M Night Shyamalan, the director of both acclaimed films like Unbreakable, The Sixth Sense, Split and reviled films like Avatar: The Last Airbender, The Happening, After Earth, has had an interesting career to say the least. There was a time when M Night was called “the next Spielberg” but then something happened (excess pride?) and he started cranking out poorly-received films consecutively, to the point where studios did not even use his name to market films, ie ‘The Visit.’ However, he seemed to kind of find his groove again by directing 2 good movies in a row – the aforementioned ‘The Visit’ and ‘Split,’ where he brilliantly tied the events of ‘Split’ to the larger superheroic-‘Unbreakable’ world. Thus, here we are. Being a Shyamalan movie, we expect a twist to completely change our perception of the movie (ie Sixth Sense), which is why I worked extra hard to avoid giving any hints of the twist. But just a random question, is it even a spoiler to say “there is a twist in a M Night Shyamalan movie?”
Positives – James Mcavoy is absolutely wonderful in this movie and it’s a shame his performance will likely be forgotten by the Academy voters. Playing so many different characters effortlessly requires a world-class actor and Mcavoy might just have given his best performance to date. Samuel L Jackson returns as the villainous Elijah Price, aka Mr. Glass, and he definitely brings his A-game to the “limited” role he has. Bruce Willis, whose recent performances have been less than stellar, is actually pretty good in the few scenes that he does have. M Night relies a lot more on Willis’ physique as Dunn rather than giving him a lot of dialogue to work with. Barring a couple of poor CGI moments, the fight sequences between Dunn and The Beast were pretty cool to watch and definitely packed a super-strong punch. Despite a weak first half, the second half is actually pretty exciting because we see Glass actually be a mastermind and use his incredible wits. As was the case with Unbreakable and Split, Shyamalan uses colors brilliantly and consistently for the 3 main characters – Dunn’s being green, Kevin’s being yellow and Elijah’s being purple. It’s a good way to distinguish the characters.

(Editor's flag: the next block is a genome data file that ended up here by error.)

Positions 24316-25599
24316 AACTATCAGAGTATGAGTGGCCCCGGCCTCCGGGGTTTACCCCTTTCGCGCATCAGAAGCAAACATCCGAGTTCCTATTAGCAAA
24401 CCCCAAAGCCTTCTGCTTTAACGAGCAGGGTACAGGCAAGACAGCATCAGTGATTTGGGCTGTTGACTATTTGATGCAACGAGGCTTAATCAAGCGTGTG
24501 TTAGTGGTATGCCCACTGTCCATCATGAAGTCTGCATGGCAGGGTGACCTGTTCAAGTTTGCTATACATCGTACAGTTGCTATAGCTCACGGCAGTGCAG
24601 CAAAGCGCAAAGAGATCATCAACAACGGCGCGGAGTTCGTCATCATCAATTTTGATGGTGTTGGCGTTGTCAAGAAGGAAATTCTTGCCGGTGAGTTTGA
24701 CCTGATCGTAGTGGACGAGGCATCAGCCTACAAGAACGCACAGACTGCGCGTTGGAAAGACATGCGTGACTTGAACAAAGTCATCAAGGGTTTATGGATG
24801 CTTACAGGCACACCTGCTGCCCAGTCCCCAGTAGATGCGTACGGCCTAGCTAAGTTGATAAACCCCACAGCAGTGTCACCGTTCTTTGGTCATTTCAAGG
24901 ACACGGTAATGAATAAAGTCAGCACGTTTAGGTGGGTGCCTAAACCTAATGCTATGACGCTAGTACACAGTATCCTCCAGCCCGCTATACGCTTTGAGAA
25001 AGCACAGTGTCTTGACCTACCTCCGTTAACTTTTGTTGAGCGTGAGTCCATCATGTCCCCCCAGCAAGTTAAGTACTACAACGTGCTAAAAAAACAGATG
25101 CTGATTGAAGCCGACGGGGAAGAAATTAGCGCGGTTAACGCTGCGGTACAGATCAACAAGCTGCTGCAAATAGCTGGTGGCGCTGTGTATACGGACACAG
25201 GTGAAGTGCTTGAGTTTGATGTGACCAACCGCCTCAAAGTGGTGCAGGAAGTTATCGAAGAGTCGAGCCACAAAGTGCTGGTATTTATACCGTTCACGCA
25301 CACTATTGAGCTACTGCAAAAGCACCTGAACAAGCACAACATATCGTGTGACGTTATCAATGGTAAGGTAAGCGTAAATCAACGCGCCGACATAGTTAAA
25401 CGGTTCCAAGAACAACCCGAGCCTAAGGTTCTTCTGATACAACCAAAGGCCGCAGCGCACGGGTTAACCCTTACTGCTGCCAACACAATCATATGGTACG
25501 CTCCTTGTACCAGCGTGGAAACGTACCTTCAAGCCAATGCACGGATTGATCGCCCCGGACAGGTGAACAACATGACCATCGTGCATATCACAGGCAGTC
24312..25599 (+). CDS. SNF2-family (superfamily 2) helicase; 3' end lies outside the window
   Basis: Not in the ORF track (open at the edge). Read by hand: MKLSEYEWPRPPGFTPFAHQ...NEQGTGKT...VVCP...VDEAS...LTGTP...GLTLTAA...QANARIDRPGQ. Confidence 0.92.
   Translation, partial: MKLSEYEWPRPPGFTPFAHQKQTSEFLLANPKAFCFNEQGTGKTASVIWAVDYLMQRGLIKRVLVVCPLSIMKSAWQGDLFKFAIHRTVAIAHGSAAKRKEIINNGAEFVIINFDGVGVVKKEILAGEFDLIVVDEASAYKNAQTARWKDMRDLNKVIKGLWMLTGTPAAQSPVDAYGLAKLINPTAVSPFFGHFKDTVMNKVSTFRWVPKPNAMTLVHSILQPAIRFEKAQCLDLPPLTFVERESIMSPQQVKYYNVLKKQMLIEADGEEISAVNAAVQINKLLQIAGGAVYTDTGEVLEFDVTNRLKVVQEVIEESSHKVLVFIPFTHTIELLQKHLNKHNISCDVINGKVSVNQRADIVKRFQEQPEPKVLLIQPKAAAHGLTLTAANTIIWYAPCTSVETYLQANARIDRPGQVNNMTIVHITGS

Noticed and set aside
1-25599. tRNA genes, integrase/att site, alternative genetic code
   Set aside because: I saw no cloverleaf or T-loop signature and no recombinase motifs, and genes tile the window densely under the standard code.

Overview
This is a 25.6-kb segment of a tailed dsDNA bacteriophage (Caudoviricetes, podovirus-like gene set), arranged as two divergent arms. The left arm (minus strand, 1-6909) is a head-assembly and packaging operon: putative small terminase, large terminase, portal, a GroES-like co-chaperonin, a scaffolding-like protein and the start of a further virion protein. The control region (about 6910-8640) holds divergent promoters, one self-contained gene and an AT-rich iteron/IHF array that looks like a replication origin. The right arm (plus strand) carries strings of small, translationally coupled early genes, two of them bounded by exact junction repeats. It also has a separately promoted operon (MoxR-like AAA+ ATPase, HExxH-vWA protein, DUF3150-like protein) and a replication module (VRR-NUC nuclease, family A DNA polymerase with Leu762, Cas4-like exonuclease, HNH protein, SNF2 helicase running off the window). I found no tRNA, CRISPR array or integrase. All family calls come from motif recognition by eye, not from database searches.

Negatives – The movie has serious pacing issues and you definitely feel the 2 hr+ runtime. One of my biggest issue, albeit a nitpick, is the security measures or lack thereof in the the psychiatric hospital. It seems as if a patient can wander around the hospital and tamper with the cameras, equipment etc. without being noticed. The movie’s called Glass when the more appropriate title should be “Split 2: Featuring Unbreakable characters.” Even though Mcavoy is captivating to watch, the movie should have featured more of Dunn and Glass, with the latter literally being the titular character. Also, what was the point of having Dr. Staple (somehow) convince the characters that they are suffering from the delusion of possessing superpowers? More importantly, that should not have add any effect on them because they clearly know they have these abilities. Dunn was the “Overseer” for years and his whole arc in Unbreakable was realizing he has these gifts. So what was the point of retreading over the same story again. The dialogue is pretty clunky at times and Shyamalan resorts to having the characters engage in a lot of exposition and explanation even though it’s largely unnecessary. Without going into any more detail, the ending will leave people divided. For some, like it did for me, the ending worked for the most part. But this is one of those movies I totally understand why others may dislike the ending.
Despite some terrific performances, especially from Mcavoy, and a cool, realistic take on super-powered individuals duking it out, Glass left me a little disappointed. It has narrative issues, logical inconsistencies and a tendency to over rely on exposition. For fans of Unbreakable and Split (like myself), Glass is somewhat of a satisfying conclusion of the trilogy but definitely sub-par compared to its predecessors.
Rating – 2.8/5